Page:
goldsmiths • jewelers • gemologists

The Art of Piqué

By Rebekah V. Wise,
Antique Specialist, R. W. Wise, Goldsmiths

 Crafting tortoiseshell into decorative objects can be traced to the 17th century when French Huguenots made elegant accessories which also had a practical purpose: snuff boxes, needlework cases, patch boxes and etui.  These were inlaid with mother-of-pearl, silver or gold to create pretty patterns and designs. 

The inlaying of mother-of-pearl, precious metal, (silver or gold) is known as the art of “piqué”.  When heated, tortoiseshell becomes soft and pliable.  Under pressure it is then able to be molded into a desired shape. While still warm, the decorative motifs are inscribed on the surface, then inlaid with pieces of gold or silver (stars, balls, stripes or lines), in a technique known as “pricking”.  This process became known as “piqué”(from the French “piquer”, to prick) , and thus became known as tortoiseshell piqué work.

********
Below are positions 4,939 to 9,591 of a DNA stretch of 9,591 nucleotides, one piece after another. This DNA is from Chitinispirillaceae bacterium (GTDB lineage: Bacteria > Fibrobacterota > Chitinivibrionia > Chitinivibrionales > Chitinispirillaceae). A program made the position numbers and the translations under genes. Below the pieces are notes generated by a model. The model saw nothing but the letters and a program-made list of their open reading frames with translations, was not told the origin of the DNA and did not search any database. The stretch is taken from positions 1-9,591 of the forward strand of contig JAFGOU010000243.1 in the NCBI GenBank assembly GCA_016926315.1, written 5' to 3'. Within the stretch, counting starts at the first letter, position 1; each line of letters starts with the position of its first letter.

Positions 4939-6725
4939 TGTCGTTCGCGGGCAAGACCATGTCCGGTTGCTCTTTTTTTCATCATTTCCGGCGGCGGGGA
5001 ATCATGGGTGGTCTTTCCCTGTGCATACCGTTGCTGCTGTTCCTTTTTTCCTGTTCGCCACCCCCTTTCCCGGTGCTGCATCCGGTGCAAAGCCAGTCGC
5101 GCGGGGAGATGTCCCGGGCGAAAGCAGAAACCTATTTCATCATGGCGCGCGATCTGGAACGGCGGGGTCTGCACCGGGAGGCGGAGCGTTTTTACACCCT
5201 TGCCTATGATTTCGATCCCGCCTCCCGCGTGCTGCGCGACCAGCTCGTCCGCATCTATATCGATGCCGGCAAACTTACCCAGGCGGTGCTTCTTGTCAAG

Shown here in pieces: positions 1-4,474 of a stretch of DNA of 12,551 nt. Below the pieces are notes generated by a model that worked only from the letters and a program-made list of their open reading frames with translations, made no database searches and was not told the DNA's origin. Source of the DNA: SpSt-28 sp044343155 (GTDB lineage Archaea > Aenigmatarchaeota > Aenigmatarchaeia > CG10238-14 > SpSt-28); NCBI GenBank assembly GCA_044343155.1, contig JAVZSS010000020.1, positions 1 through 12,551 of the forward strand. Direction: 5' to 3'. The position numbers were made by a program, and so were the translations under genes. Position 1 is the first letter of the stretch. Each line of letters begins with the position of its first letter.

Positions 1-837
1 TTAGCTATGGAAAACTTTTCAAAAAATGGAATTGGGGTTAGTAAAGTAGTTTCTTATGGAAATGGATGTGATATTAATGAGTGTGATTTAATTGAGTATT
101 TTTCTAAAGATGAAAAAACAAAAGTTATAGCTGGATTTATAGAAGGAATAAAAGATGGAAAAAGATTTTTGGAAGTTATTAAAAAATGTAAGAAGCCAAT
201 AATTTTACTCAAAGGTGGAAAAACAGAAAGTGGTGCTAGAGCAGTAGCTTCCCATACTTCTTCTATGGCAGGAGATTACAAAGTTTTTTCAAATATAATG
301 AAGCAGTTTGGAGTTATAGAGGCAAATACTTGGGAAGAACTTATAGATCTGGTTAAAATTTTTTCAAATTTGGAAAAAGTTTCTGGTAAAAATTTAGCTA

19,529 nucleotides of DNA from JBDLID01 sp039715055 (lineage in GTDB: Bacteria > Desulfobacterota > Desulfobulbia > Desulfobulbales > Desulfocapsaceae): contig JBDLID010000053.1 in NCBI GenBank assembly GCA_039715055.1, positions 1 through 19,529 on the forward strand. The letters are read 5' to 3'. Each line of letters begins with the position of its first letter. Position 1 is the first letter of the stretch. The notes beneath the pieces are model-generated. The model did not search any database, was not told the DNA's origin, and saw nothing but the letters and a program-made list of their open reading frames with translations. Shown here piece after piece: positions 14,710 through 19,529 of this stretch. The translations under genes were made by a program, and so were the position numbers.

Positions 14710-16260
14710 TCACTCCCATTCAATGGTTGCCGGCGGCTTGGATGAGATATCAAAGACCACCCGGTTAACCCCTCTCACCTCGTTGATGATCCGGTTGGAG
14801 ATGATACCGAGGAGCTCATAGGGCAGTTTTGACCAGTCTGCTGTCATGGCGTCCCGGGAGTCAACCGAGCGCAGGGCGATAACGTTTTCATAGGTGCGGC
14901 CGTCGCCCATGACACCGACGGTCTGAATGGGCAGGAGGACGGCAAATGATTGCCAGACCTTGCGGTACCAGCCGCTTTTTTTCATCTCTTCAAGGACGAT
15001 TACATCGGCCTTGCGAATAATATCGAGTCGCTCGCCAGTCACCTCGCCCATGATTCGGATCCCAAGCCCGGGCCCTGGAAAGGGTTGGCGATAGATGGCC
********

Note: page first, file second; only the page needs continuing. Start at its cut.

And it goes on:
Tortoiseshell jewelry became popular in the first half of the 19th century, c. 1830, but it wasn’t until the 1860’s that it reached it’s apogee.  The naturalistic flowers and leaf designs of the first half of the century gave way in the second half to more geometric designs of balls, stars, dots, stripes, and criss-crosses.  Victorian tortoiseshell piqué rapimage1.jpgjewels took many forms:  brooches, earrings, pendants, haircombs, rings and necklaces.   Today these pieces are rare, and even rarer still are those in which the piqué is intact.  These piqué earrings  are of extraordinary quality and beauty; a combination of gold and silver piqué in a three hoop design, bearing a naturalistic motif of flowers and vines with graduating dots. 

Such pieces of piqué are always desirable and collectable. R.W. Wise, Goldsmiths, located at 81 Church St. in Lenox Village Massachusetts, specializes in fine antique and estate jewelry. Find more rare period jewels from the Georgian, Victorian, Art Nouveau and Art Deco eras on our website: .  


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Newly published;
The French Blue
a novel of the 17th Century by Richard W. Wise.

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